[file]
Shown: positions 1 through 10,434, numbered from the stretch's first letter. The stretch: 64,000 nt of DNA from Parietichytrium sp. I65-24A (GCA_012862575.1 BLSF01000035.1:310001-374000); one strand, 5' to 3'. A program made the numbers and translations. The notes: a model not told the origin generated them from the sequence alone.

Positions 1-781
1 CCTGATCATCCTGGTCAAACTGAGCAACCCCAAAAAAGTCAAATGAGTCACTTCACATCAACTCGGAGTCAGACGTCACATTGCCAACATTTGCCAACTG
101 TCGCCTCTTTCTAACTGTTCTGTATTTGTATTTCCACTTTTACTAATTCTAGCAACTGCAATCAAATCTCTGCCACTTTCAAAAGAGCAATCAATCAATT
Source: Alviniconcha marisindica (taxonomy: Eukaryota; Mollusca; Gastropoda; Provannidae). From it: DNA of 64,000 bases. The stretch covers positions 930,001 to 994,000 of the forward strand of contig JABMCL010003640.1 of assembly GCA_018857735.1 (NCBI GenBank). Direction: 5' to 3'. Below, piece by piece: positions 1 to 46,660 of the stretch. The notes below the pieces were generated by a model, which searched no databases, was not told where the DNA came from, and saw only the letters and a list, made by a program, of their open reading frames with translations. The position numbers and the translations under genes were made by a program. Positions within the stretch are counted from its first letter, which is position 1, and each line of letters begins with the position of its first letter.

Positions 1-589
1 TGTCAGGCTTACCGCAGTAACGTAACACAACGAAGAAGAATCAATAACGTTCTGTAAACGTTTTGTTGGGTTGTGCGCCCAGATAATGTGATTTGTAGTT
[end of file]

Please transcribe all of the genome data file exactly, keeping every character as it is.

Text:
Shown: positions 1 through 10,434, numbered from the stretch's first letter. The stretch: 64,000 nt of DNA from Parietichytrium sp. I65-24A (GCA_012862575.1 BLSF01000035.1:310001-374000); one strand, 5' to 3'. A program made the numbers and translations. The notes: a model not told the origin generated them from the sequence alone.

Positions 1-781
1 CCTGATCATCCTGGTCAAACTGAGCAACCCCAAAAAAGTCAAATGAGTCACTTCACATCAACTCGGAGTCAGACGTCACATTGCCAACATTTGCCAACTG
101 TCGCCTCTTTCTAACTGTTCTGTATTTGTATTTCCACTTTTACTAATTCTAGCAACTGCAATCAAATCTCTGCCACTTTCAAAAGAGCAATCAATCAATT
Source: Alviniconcha marisindica (taxonomy: Eukaryota; Mollusca; Gastropoda; Provannidae). From it: DNA of 64,000 bases. The stretch covers positions 930,001 to 994,000 of the forward strand of contig JABMCL010003640.1 of assembly GCA_018857735.1 (NCBI GenBank). Direction: 5' to 3'. Below, piece by piece: positions 1 to 46,660 of the stretch. The notes below the pieces were generated by a model, which searched no databases, was not told where the DNA came from, and saw only the letters and a list, made by a program, of their open reading frames with translations. The position numbers and the translations under genes were made by a program. Positions within the stretch are counted from its first letter, which is position 1, and each line of letters begins with the position of its first letter.

Positions 1-589
1 TGTCAGGCTTACCGCAGTAACGTAACACAACGAAGAAGAATCAATAACGTTCTGTAAACGTTTTGTTGGGTTGTGCGCCCAGATAATGTGATTTGTAGTT